Song as an honest signal of past developmental stress in the European starling (Sturnus vulgaris)

Buchanan, K.L., Spencer, K.A., Goldsmith, A.R. and Catchpole, C.K. 2003, Song as an honest signal of past developmental stress in the European starling (Sturnus vulgaris), Proceedings of the royal society : B supplement, vol. 270, no. 1520, pp. 1149-1156.


Title Song as an honest signal of past developmental stress in the European starling (Sturnus vulgaris)
Formatted title Song as an honest signal of past developmental stress in the European starling (Sturnus vulgaris)
Author(s) Buchanan, K.L.
Spencer, K.A.
Goldsmith, A.R.
Catchpole, C.K.
Journal name Proceedings of the royal society : B supplement
Volume number 270
Issue number 1520
Start page 1149
End page 1156
Publisher The Royal Society Publishing
Place of publication London, England
Publication date 2003-06-07
ISSN 0962-8452
1471-2954
Keyword(s) song learning
corticosterone
stress
female choice
sexual selection
bird song
Summary Bird song is a sexually selected male trait where females select males on the basis of song quality. It has recently been suggested that the quality of the adult male song may be determined by nutritional stress during early development. Here, we test the 'nutritional–stress hypothesis' using the complex song of the European starling. Fledgling starlings were kept under experimental treatment (unpredictable short–term food deprivations) or control conditions (ad libitum food supply), for three months immediately after independence. We measured their physiological and immune responses during the treatment and recorded song production during the following spring. Birds in the experimental group showed increased mass during the treatment and also a significantly suppressed humoral response compared with birds in the control group. There was no difference between the groups in the cell–mediated response. Next spring, males in the experimental group spent less time singing, sang fewer song bouts, took longer to start singing and also sang significantly shorter song bouts. These data support the hypothesis that both the quality and quantity of song produced by individual birds reflect past developmental stress. The results also suggest the 'nutritional–stress hypothesis' is best considered as a more general 'developmental–stress hypothesis'.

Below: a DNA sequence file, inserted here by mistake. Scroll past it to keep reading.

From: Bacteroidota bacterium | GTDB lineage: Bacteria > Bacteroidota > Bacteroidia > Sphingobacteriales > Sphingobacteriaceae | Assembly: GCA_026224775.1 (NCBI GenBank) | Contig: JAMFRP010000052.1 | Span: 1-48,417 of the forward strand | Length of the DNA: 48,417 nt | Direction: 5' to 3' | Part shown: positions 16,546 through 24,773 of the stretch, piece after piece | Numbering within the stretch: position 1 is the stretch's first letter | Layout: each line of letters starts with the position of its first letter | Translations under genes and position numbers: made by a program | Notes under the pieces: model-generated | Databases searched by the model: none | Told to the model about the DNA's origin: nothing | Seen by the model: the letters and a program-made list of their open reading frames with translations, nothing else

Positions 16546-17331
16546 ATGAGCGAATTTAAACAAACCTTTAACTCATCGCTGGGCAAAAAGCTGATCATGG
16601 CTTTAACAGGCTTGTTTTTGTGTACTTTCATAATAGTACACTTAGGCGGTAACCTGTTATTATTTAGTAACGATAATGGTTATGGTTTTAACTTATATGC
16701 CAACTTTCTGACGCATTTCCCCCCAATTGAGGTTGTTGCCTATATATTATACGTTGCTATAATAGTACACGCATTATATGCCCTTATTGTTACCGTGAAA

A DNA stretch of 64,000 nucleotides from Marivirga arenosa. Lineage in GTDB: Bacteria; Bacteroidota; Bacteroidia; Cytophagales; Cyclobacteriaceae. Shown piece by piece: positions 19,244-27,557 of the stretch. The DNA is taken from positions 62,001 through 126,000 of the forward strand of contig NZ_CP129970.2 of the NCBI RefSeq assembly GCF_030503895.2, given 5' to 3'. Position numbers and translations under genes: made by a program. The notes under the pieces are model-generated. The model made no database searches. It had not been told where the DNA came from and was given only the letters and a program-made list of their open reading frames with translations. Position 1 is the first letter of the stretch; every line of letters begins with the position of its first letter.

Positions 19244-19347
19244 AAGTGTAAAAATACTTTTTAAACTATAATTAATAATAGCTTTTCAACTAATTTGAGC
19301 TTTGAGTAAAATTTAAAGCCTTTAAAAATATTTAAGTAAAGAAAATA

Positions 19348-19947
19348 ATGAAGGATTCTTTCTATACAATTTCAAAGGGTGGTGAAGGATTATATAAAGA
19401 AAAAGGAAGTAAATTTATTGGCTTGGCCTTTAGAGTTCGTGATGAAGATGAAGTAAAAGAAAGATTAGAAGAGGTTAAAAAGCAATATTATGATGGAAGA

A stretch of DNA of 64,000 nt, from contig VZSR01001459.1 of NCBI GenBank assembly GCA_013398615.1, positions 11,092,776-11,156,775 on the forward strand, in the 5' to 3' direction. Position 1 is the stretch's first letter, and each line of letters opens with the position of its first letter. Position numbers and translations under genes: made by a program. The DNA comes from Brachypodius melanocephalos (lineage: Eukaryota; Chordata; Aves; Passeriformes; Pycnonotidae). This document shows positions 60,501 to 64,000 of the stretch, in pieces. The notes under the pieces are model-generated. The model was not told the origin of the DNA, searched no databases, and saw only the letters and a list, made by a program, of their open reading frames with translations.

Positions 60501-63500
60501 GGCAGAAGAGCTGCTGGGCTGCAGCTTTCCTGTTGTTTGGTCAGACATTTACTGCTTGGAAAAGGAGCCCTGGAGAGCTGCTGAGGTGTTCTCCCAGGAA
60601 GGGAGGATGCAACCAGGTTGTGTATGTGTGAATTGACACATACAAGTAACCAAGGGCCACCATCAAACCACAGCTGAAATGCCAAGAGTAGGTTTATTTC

Language eng
Field of Research 060399 Evolutionary Biology not elsewhere classified
HERDC Research category C1.1 Refereed article in a scholarly journal
Copyright notice ©2003, The Royal Society
Persistent URL http://hdl.handle.net/10536/DRO/DU:30020132

Document type: Journal Article
Collection: School of Life and Environmental Sciences
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